Back on the path

Posted by Michael on June 8th, 2007, in Development

I’m working on The Path again now. Basically hacking away all excessive features to come to a minimal environment that will allow us to tell our story. The freedom and the agency that the “classic” Drama Princess allows for, just doesn’t work in a horror context. It’s too much fun. ;)

So we’re reducing the autonomy of the NPCs now, and increasing that of the avatar. When the NPCs are close to the avatar, they turn into Objects to some exent, offering opportunities to the other actors but not selecting any for themselves. Simultaneously, we have removed the on screen interface of the player in favour of allowing the actor to select opportunities for herself, when the player stops controlling her. It feels a bit like 8. Which was the starting point of Drama Princess, so it feels right.

So far this looks very promising. We are modifying Drama Princess to serve the purpose of The Path. But perhaps we will learn a few things that can improve Drama Princess as well.

Comment by Slovian

Posted on July 20, 2007 at 9:52 am

First of all I just wanted to say ‘Hi’. I’m reading your blog in meantime during work. I’m working on some other commercial game title. We got a feature of ‘living cities’ but I’m was really dissapointed when we decided to make AI based on simple, non-objective script language, and mechanics such as - “when x and Ur state is y do z”. I allways wanted to make a realistic fuzzy logic AI system, so I will be watching your development hopeful to hear more of it, and maybe to see its source release someday.
Second im curious of your problems with handling the player avatar in Drama Princess system. Cant you use existing mechanism to adress this problem? For example Shock mechanism to signal events of player actions on which actors should react. Or cant player Avatar create very strong opportunities for actors to let them choose for example to stare on/follow/assist player insteady of doint their dailt duties?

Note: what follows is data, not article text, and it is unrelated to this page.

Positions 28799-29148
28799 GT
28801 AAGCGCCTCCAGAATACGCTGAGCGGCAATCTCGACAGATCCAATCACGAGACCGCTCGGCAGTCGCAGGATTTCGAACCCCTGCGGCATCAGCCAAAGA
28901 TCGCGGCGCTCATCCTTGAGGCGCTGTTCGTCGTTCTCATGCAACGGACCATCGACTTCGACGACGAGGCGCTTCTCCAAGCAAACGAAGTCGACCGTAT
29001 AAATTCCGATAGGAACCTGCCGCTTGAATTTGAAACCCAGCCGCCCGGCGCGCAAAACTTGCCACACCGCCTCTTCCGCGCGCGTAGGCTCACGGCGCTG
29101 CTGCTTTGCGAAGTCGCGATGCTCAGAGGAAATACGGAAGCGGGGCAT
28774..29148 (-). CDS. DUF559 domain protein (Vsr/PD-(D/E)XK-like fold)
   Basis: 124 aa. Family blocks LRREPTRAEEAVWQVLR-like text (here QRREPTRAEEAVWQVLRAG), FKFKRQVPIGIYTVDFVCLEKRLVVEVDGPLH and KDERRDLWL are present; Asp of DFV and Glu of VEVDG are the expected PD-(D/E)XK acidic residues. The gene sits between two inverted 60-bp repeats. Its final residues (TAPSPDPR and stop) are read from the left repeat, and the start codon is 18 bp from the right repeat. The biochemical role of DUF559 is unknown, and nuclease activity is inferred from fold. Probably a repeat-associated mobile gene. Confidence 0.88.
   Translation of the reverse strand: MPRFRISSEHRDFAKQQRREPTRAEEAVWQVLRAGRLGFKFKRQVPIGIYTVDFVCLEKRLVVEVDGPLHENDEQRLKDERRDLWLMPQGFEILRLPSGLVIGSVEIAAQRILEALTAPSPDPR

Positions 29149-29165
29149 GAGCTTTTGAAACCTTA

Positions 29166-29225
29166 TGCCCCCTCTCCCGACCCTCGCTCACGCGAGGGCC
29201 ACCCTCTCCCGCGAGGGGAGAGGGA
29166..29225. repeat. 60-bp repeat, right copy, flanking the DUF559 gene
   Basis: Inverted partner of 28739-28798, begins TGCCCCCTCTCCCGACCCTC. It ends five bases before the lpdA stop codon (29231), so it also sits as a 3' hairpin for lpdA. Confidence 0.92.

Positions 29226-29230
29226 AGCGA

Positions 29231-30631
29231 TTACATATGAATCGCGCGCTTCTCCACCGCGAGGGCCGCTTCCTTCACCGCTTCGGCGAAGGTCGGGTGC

Comment by Michael

Posted on September 11, 2007 at 12:04 am

I guess I can understand the decision to simplify the AI in a game now that I have taken our own technology out of the laboratory and into the real world so to speak. Autonomous characters are difficult to control, per definition. And you have to build any game around that fact if you want that. I don’t think you can use AI to “decorate” or “liven up” an existing environment. Not if the characters are truly autonomous.

The Shock mechanism is indeed used to force or persuade actors to do things and is used for all control of the avatar. It feels a bit like cheating though. And Drama Princess is currently being used more as a convenient system to create an environment in which objects are aware of each other’s presence, than as a way to generate a “living breathing world”. But we have a game to make, a story to tell, and everything, including Drama Princess, has to serve that purpose.

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